Derek Besner, Psychology: Over his 43-year research career (since his first published paper), Besner has become an international leader in reading and cognitive science. His research has been continuously supported by NSERC since his arrival at Waterloo in 1980. He “pushes us to dig deeper, both to reject explanations that do not work and to come up with new ones. He has an uncanny knack for clever empirical studies that make other scientists say, I wish I’d thought of that.”

Alice Kuzniar, Germanic and Slavic Studies: She has built an international reputation for outstanding, pioneering work in her core research field, German literature, culture, and intellectual history. She has an impressive number of single-authored books of interest and impact for a range of audiences. Her diverse research has had broad disciplinary and interdisciplinary impact across literature, philosophy, psychoanalysis, visual arts, semiotics, and medical fields. 

Excellence in Service

Jasmin Habib, Political Science: She has a strong record of service at all levels: in her home department, in the Faculty of Arts, at the university level, in the community, and professionally.  Service roles include coordinator of the Department of Political Science International Trade Field Trip program, and Director of the Faculty of Arts Global Engagement Program, served on the FAUW Board of Directors. Her service excellence contributes to the stature and reputation of the Faculty of Arts on campus, in the community, and in the academy.

Ivan Jurakic, Fine Arts: He is an internationally respected art gallery administrator and curator, and a practicing artist himself. He has recognized the pedagogical potential of UWAG (University of Waterloo Art Gallery) and has made that a priority mandate in the gallery’s programming.  He regularly contributes his expertise to undergrad and MFA critiques, which he does with focus and passion and a clear interest in the vitality of the community. Ivan has put UWAG on the national art scene map.

Julie Mulvey, Arts Undergraduate Office: She has provided outstanding service to our students, our Faculty, and our University for many years. Her work on systems such as course selection and scheduling has improved the experience of thousands of students across the University. Her attitude really sets her apart. Julie is always willing to help: she not only improves how things work, but she leaves the people she helped feeling more effective and positive about their work.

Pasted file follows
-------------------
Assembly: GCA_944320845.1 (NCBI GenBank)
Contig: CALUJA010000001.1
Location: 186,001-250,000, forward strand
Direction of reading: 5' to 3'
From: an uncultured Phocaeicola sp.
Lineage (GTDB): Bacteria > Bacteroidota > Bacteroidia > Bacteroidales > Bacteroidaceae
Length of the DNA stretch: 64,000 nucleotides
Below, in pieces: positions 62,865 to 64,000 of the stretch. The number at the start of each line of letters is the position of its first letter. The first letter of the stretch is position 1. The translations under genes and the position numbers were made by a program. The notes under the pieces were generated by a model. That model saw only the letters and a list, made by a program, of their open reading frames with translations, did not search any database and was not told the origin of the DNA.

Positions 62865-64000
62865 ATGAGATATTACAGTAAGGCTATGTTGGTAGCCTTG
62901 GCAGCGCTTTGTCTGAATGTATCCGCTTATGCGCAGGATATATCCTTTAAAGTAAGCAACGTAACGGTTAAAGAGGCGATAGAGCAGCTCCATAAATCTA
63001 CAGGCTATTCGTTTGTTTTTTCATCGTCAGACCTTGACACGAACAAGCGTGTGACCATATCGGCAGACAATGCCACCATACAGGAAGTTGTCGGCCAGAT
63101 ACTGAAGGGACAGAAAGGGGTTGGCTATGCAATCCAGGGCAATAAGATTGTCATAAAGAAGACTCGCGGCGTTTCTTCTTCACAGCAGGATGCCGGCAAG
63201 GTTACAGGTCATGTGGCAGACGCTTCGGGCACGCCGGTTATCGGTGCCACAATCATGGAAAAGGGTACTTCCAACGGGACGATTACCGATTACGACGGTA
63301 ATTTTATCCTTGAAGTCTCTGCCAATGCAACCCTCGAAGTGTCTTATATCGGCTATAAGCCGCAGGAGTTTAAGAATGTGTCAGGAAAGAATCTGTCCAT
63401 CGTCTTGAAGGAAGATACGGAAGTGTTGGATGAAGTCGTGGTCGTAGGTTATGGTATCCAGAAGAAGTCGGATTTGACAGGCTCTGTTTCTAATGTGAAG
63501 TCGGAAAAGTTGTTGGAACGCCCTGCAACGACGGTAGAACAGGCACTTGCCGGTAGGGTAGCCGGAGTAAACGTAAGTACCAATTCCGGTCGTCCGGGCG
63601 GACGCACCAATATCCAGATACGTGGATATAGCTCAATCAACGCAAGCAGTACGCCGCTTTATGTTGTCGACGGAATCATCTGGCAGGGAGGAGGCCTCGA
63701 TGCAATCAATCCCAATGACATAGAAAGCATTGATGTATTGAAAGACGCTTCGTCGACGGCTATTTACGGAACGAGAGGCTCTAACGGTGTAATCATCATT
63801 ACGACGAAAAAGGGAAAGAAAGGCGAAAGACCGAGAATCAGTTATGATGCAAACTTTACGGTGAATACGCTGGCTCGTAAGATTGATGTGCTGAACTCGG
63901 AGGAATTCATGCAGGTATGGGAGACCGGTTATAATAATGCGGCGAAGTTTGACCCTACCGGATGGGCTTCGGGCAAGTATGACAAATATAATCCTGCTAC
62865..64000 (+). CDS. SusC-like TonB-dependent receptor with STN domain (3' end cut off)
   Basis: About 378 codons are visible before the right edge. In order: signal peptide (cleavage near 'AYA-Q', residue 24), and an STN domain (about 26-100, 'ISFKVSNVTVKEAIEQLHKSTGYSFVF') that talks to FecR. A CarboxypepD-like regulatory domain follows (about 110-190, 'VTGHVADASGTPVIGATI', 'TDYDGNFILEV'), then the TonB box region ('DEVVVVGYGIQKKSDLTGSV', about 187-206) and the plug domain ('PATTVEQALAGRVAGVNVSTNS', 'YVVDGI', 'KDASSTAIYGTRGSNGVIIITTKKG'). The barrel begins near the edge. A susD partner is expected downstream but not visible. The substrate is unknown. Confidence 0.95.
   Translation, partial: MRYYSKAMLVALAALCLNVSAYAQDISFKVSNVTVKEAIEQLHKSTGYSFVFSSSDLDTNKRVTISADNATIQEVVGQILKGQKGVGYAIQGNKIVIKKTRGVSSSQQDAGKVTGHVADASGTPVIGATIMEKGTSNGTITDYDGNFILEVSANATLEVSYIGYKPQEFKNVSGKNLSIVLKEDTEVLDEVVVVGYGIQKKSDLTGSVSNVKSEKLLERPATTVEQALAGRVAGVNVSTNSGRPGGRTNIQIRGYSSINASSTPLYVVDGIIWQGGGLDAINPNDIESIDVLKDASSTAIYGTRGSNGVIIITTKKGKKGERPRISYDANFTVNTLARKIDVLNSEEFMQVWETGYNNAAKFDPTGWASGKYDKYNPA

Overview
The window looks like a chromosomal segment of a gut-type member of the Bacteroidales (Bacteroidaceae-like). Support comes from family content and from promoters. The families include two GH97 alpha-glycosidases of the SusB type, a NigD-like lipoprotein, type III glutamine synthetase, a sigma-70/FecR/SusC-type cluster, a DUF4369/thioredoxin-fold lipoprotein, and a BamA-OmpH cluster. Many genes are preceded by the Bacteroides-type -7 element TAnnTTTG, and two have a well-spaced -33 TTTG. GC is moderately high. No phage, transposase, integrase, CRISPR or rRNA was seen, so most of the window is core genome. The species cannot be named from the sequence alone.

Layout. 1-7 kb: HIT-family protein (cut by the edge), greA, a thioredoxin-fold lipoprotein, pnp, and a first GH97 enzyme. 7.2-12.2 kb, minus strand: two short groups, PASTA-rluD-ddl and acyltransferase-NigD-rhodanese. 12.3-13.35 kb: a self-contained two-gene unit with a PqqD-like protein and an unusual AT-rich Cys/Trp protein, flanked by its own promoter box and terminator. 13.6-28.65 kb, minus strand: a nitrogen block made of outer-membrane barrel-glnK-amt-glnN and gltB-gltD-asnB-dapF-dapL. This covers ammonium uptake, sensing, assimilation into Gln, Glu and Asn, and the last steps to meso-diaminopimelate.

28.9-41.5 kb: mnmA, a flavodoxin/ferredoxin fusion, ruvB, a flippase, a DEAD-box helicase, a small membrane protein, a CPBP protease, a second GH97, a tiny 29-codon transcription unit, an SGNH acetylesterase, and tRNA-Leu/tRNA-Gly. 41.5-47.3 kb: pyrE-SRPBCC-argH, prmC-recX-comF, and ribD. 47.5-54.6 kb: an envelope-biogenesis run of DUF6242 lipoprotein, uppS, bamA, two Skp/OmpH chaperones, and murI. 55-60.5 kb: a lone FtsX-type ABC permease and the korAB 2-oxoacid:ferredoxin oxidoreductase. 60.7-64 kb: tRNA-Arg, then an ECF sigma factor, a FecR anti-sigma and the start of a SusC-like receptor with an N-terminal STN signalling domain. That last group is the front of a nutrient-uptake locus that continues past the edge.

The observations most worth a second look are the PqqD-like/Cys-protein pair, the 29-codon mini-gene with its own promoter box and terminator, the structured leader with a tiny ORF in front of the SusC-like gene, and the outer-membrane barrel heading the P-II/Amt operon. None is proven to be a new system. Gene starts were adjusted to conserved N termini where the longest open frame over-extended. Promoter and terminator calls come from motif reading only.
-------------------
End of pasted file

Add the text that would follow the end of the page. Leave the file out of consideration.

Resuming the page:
Andrea West, Stratford Campus: In addition to consistently carrying out her responsibilities as Academic Administrative Assistant with excellence, Andrea has initiated, developed and implemented several key improvements to advising processes and student communication. These include creating an Academic Advising Syllabus, implementing a widget for LEARN to ensure struggling students are helped, and she facilitated the implementation of a GBDA Living and Learning Community for Fall 2017.

Alice Kuzniar speaking at podium with dean

Alice Kuzniar receiving her Arts Award, April 19, 2017


 

More...

Researchers: stay up-to-date with Gateway

From the Office of Research: A website to keep faculty members and research administrators up-to-date on new online systems that support research is now live. The implementation of these systems will reduce the administrative burden, accelerate application processes, and create opportunities for collaboration. Visit the Research Gateway Program website to find out more about Pure, Kuali, and Policy 73.


 

Canada 150 Lecture Series

This fall, Arts, the City of Waterloo, and Wilfrid Laurier University's Faculty of Arts jointly present three public panel discussions in the local community. Watch University of Waterloo Events for details.

  • October 4, Vimy Ridge, at Waterloo Public Library
  • November 1, Truth and Reconciliation, at Knox Waterloo Presbyterian Church
  • December 13, Hidden Histories, at Canadian Clay and Glass Gallery
building and sky
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building and sky

 

Feedback?

Inside Arts is published each term. Comments, ideas, and submissions are always welcome. Please contact Wendy Philpott.